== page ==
Album Review: Jupiter & Okwess – Kin Sonic [Glitterbeat Records, 7th July 2017]

Fans of contemporary music from the African continent have been blessed in 2017 with releases from Zimbabwe’s Mokoomba and Mali’s Tamikrest and Songhoy Blues – illustrating that there’s a wealth of new artists and contemporary sounds emanating from the continent.

Jupiter & Okwess from the Congo, cement this reputation by turning in a scorching collection on their second album, which features contributions from Damon Albarn and Warren Ellis from Nick Cave’s Bad Seeds.

The brainchild of Jean-Pierre Bokondji, a.k.a. Jupiter, his career path was mapped out for diplomatic service – his father being an attaché in Dar es Salaam and East Berlin. Absorbing the sound of rock, funk, and soul on these travels, Jean-Pierre turned his back and returned to Kinshasa in the early 1980’s, intent on pursuing a career as a musician – homeless and working as a tam-tam drum player at funerals, he picked up the nickname Jupiter.

Addressing the issues of war, corruption, injustice, and poverty, through parables and stories, Kin Sonic uses the dominant musical genre of Congolese rumba and soukous as a starting point before exploring long-forgotten rhythms, tracks flow through different dialects and tribal languages. It’s a record that is expansive and ambitious in its sound and content.

Opening track, ‘Hello’ is a driving, grinding statement, pounding drums and fuzzy, soaring chiming guitars and Jupiter’s strident vocals invites us into this remarkable journey.

A clever change of tone sees Damon Alban’s toy-like, but funky keyboard flourishes on ‘Musonsu’ with its lilting, circular guitar motifs and Mutwashi rhythm. Spiraling, intricate guitars are to the fore on Kin Sonic, they’re a rich and vibrant part of Congolese music, brought to the country by sailors venturing up the Congo River.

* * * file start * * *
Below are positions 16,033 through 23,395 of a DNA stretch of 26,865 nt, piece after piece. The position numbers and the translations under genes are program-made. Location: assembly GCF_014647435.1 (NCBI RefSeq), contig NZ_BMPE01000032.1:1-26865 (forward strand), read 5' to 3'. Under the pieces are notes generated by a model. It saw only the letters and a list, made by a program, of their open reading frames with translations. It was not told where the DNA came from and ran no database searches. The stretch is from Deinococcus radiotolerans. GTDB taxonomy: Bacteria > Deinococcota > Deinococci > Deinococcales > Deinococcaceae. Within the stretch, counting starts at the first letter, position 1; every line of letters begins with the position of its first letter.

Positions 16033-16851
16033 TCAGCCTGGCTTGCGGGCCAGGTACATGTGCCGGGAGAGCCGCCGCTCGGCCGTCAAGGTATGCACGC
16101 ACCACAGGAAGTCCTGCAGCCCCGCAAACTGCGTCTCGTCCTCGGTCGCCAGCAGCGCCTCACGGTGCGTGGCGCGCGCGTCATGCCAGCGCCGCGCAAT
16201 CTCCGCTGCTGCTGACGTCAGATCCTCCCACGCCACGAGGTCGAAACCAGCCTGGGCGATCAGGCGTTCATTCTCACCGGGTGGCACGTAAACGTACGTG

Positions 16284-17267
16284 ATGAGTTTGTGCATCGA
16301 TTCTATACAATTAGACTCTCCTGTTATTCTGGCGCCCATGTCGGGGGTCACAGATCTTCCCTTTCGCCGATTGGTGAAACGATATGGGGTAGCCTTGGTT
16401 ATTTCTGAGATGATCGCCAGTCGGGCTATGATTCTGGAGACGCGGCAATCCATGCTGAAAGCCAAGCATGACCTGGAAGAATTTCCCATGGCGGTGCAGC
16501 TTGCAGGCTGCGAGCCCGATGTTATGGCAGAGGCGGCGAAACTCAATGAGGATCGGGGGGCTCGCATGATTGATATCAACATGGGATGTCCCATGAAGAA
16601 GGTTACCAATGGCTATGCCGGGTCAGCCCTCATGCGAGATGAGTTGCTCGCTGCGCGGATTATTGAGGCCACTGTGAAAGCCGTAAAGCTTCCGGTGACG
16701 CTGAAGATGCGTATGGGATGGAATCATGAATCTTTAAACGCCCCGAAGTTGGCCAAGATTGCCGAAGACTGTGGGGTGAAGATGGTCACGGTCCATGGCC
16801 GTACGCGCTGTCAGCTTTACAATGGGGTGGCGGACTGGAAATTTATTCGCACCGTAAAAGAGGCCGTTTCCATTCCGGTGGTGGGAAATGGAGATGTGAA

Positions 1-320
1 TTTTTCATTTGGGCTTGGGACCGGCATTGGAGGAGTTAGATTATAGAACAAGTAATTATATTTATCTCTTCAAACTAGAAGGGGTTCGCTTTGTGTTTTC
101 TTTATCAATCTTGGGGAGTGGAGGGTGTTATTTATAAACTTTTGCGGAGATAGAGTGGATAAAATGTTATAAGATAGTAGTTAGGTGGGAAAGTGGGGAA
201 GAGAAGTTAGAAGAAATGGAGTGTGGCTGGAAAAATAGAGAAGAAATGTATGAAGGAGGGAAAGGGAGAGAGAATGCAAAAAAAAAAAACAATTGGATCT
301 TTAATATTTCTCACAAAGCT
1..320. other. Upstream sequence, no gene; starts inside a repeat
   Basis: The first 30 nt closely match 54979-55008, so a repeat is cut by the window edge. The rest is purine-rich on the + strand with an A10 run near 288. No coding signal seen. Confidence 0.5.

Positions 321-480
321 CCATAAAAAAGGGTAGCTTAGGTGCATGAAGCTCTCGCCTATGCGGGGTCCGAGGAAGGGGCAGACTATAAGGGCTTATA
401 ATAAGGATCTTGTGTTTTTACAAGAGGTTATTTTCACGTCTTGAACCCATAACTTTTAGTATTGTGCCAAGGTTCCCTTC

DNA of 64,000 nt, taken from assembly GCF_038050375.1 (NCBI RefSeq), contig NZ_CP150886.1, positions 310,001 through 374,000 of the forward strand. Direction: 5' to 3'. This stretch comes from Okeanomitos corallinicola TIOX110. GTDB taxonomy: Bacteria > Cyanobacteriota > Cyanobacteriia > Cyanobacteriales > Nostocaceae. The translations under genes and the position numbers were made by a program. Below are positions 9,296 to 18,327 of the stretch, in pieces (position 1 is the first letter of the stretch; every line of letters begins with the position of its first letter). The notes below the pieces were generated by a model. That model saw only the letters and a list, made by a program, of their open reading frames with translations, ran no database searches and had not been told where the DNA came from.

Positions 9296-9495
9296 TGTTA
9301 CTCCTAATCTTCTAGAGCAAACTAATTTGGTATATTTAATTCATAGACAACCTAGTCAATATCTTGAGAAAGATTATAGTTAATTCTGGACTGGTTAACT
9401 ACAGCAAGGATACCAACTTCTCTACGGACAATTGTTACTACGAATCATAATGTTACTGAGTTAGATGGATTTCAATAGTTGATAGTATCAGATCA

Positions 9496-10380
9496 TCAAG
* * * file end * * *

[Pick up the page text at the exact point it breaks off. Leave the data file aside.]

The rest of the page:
The striking album cover may have a familiar graphic look as it has been designed by Massive Attack’s Robert “3D” Del Naja, who donated his fee to a Kinshasa street children’s charity.

It’s a bold musical journey that twists, bends, and morphs Congolese rhythms with adventurous rock. Lead single ‘Ofakombolo’ whips a long two and half minutes of Afro-funk, but shows relentless energy in its motoring funky rhythm guitar work.

There are reflective moments, allowing the album to cool down, such as ‘Benanga’, where spiritual vocals and soulful violin, courtesy of Warren Ellis, lead us to a contemplative mood.

Psychedelic and hypnotic, joyful, uplifting, with raw, fuzzy guitars, this is an album of boldness and ambition, infused with a punk-like energy that breaks and remolds the template for forward thinking, contemporary African music.